If your template is of a single element, then you can use .Elt() instead of .Doc(). This will return a value of type Elt (which is a subtype of Doc) which has a property .Html returning a string. Note however, as Adam said, that this will not include any dynamic behavior (events, bound Vars, etc) you might have included in your template instantiation.

By on 9/12/2017 5:06 AM ()

I believe we don't have an API for this for client-side use yet. It's worth remembering that instantiated templates are not just HTML, they also potentially come with embedded dynamic behavior (pagelets, event handlers, etc.) - and serializing them to markup requires handling of "managed placeholders" (scripts, meta, and styles) to include/reference generated client-side artifacts/code (think of a Google map control placed inside body in your snippet.) This is done automatically when serving sitelet pages, i.e. on the server, seamlessly. However, if you need equivalent functionality on the client, you have to take care of these details yourself.

One obvious approach is to use the same server-side mechanism to return the computed HTML to the client, having it exposed on a sitelet endpoint and fetching it from the client via an HTTP request. This, however, incurs the obvious penalty of a server roundtrip.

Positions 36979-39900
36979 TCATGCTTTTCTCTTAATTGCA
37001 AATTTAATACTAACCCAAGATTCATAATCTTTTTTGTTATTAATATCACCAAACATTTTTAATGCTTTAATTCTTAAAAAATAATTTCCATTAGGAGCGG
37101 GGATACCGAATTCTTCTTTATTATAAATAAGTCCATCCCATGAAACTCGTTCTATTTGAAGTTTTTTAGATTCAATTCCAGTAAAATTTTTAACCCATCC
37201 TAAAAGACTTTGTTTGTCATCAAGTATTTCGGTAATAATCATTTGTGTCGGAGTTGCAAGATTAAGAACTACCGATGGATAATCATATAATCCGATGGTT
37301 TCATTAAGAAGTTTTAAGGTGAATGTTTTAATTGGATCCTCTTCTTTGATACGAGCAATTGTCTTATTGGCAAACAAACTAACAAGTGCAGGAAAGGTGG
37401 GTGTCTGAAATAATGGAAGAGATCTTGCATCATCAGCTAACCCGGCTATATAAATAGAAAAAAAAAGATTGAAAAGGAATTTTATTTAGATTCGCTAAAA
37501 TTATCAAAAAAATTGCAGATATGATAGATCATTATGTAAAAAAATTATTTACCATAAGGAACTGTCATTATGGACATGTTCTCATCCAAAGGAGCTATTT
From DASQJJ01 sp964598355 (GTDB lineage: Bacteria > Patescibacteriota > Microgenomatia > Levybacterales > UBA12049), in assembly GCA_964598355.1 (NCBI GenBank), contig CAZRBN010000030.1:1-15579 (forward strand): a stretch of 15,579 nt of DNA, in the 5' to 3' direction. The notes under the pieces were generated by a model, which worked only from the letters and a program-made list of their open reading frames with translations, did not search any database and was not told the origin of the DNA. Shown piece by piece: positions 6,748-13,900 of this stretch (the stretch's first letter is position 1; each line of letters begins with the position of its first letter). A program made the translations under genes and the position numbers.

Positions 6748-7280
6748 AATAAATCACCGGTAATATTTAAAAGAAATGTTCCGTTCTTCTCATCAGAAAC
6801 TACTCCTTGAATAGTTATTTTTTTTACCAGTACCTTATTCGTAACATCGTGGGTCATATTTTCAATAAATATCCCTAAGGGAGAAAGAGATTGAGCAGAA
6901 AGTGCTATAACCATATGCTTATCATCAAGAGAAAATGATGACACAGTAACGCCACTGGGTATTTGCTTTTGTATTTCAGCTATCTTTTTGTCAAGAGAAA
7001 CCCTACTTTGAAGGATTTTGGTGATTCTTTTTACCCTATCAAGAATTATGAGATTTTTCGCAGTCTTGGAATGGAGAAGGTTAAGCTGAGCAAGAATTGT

You should also be aware of the two main working modes for client-side templates, documented under the Optional parameters/clientLoad section on the UI.Next Templating documentation page. This means that your template is available on the client either in a JS-inlined form or directly in the DOM, and each operation on it will accumulate DOM nodes in memory. So surely, these can be read by hooking into the client-side templating internals.

@tarmil - Any ideas about exposing some kind of an API over client-side templates?

By on 9/12/2017 4:51 AM ()
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